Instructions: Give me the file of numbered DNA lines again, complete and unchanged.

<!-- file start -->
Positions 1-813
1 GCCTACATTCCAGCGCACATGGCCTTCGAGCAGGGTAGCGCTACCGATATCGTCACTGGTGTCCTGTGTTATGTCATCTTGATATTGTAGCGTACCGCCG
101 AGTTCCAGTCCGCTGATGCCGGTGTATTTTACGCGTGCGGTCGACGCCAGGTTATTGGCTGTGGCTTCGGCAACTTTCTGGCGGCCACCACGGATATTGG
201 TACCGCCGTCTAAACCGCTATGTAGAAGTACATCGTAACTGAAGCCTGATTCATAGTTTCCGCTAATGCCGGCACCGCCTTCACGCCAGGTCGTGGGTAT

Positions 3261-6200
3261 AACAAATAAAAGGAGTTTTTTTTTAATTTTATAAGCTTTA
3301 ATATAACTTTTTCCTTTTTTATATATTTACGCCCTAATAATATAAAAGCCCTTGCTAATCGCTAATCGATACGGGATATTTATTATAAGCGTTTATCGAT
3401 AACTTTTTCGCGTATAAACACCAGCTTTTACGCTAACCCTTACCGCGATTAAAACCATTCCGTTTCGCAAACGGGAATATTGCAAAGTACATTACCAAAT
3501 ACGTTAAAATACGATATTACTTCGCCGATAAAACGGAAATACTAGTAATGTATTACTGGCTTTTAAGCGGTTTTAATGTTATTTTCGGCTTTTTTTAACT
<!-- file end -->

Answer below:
Positions 1-813
1 GCCTACATTCCAGCGCACATGGCCTTCGAGCAGGGTAGCGCTACCGATATCGTCACTGGTGTCCTGTGTTATGTCATCTTGATATTGTAGCGTACCGCCG
101 AGTTCCAGTCCGCTGATGCCGGTGTATTTTACGCGTGCGGTCGACGCCAGGTTATTGGCTGTGGCTTCGGCAACTTTCTGGCGGCCACCACGGATATTGG
201 TACCGCCGTCTAAACCGCTATGTAGAAGTACATCGTAACTGAAGCCTGATTCATAGTTTCCGCTAATGCCGGCACCGCCTTCACGCCAGGTCGTGGGTAT

Positions 3261-6200
3261 AACAAATAAAAGGAGTTTTTTTTTAATTTTATAAGCTTTA
3301 ATATAACTTTTTCCTTTTTTATATATTTACGCCCTAATAATATAAAAGCCCTTGCTAATCGCTAATCGATACGGGATATTTATTATAAGCGTTTATCGAT
3401 AACTTTTTCGCGTATAAACACCAGCTTTTACGCTAACCCTTACCGCGATTAAAACCATTCCGTTTCGCAAACGGGAATATTGCAAAGTACATTACCAAAT
3501 ACGTTAAAATACGATATTACTTCGCCGATAAAACGGAAATACTAGTAATGTATTACTGGCTTTTAAGCGGTTTTAATGTTATTTTCGGCTTTTTTTAACT